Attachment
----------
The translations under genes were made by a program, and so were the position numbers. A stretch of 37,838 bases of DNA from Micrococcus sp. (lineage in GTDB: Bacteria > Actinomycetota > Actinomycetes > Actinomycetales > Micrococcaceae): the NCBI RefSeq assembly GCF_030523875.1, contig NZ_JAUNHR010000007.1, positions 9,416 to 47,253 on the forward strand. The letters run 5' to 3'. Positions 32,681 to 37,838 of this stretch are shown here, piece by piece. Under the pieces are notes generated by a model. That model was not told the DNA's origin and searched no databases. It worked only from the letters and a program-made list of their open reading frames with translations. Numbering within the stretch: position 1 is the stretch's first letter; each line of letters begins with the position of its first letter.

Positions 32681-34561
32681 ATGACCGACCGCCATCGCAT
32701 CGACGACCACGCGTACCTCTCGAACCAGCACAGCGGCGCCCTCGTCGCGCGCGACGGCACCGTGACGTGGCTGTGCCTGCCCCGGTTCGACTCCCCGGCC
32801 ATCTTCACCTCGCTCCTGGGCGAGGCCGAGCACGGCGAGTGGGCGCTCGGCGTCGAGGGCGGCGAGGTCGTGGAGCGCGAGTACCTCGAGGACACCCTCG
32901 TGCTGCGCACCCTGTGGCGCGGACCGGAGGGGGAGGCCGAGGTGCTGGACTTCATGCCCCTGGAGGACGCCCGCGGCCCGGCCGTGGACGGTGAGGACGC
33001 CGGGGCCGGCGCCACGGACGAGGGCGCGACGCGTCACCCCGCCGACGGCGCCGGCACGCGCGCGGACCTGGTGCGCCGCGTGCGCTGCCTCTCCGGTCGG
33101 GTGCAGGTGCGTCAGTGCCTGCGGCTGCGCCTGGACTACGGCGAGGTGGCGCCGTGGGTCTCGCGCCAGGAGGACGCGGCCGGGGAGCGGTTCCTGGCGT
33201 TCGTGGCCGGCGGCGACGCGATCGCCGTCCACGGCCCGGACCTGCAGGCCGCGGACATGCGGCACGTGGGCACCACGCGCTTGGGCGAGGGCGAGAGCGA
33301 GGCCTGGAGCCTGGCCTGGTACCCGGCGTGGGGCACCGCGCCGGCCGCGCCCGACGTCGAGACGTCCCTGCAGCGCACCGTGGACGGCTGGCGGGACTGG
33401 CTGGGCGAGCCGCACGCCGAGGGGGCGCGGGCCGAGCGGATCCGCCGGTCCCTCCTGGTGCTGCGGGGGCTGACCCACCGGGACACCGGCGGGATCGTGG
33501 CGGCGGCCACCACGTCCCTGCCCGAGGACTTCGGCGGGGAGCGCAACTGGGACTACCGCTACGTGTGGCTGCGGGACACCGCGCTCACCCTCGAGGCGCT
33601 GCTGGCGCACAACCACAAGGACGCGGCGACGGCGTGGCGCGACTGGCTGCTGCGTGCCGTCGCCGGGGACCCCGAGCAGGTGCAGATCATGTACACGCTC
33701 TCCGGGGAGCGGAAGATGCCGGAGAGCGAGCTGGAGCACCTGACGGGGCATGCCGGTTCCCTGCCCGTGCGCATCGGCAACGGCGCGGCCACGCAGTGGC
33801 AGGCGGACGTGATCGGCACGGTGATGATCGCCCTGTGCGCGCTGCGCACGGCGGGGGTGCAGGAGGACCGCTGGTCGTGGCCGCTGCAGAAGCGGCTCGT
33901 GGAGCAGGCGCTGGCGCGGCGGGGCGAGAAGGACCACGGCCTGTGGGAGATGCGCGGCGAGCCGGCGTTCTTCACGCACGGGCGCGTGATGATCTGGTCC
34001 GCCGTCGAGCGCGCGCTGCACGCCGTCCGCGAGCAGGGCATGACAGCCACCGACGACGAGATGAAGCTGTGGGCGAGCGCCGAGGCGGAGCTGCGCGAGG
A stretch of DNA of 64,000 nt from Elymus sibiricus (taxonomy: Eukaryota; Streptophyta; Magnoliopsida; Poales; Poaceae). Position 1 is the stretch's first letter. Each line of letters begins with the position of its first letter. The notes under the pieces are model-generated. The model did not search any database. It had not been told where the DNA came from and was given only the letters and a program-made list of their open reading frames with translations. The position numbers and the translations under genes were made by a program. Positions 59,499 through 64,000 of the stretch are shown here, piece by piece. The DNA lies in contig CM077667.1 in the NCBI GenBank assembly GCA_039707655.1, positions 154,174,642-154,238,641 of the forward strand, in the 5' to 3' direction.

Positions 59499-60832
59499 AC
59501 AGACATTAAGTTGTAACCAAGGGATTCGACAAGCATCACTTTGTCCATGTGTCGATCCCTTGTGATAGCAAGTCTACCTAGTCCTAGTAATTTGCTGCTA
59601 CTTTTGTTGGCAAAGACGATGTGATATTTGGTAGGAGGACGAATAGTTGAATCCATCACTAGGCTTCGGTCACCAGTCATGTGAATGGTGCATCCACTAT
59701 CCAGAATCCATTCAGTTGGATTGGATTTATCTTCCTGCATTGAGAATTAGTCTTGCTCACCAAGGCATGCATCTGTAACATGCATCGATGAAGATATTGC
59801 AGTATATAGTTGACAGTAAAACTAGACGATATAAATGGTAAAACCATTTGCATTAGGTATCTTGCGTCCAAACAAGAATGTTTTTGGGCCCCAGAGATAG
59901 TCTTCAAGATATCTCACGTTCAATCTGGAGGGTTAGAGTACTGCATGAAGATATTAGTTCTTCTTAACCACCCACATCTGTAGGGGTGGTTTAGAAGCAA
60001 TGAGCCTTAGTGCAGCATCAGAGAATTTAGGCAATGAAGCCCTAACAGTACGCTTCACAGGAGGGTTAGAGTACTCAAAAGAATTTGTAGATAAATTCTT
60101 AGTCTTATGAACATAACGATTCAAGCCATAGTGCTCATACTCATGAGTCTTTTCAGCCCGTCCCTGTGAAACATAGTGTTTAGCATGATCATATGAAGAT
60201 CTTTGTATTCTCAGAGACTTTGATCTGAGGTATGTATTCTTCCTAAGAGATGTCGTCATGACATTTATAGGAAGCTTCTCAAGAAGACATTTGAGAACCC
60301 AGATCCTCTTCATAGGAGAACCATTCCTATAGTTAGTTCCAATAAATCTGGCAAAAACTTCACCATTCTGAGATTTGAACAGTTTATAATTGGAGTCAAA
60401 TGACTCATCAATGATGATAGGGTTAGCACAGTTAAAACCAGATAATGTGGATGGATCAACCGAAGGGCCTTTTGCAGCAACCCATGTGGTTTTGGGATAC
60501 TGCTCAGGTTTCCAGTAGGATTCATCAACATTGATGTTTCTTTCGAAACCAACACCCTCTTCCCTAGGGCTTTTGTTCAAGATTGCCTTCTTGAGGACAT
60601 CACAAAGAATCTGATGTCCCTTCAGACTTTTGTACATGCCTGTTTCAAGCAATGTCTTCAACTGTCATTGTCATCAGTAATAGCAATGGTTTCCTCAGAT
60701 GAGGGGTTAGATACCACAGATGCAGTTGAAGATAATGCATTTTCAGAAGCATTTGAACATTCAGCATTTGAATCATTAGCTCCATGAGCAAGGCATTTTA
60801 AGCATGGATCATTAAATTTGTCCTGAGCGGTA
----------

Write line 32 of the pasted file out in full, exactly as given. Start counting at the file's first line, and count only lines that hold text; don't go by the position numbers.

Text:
60601 CACAAAGAATCTGATGTCCCTTCAGACTTTTGTACATGCCTGTTTCAAGCAATGTCTTCAACTGTCATTGTCATCAGTAATAGCAATGGTTTCCTCAGAT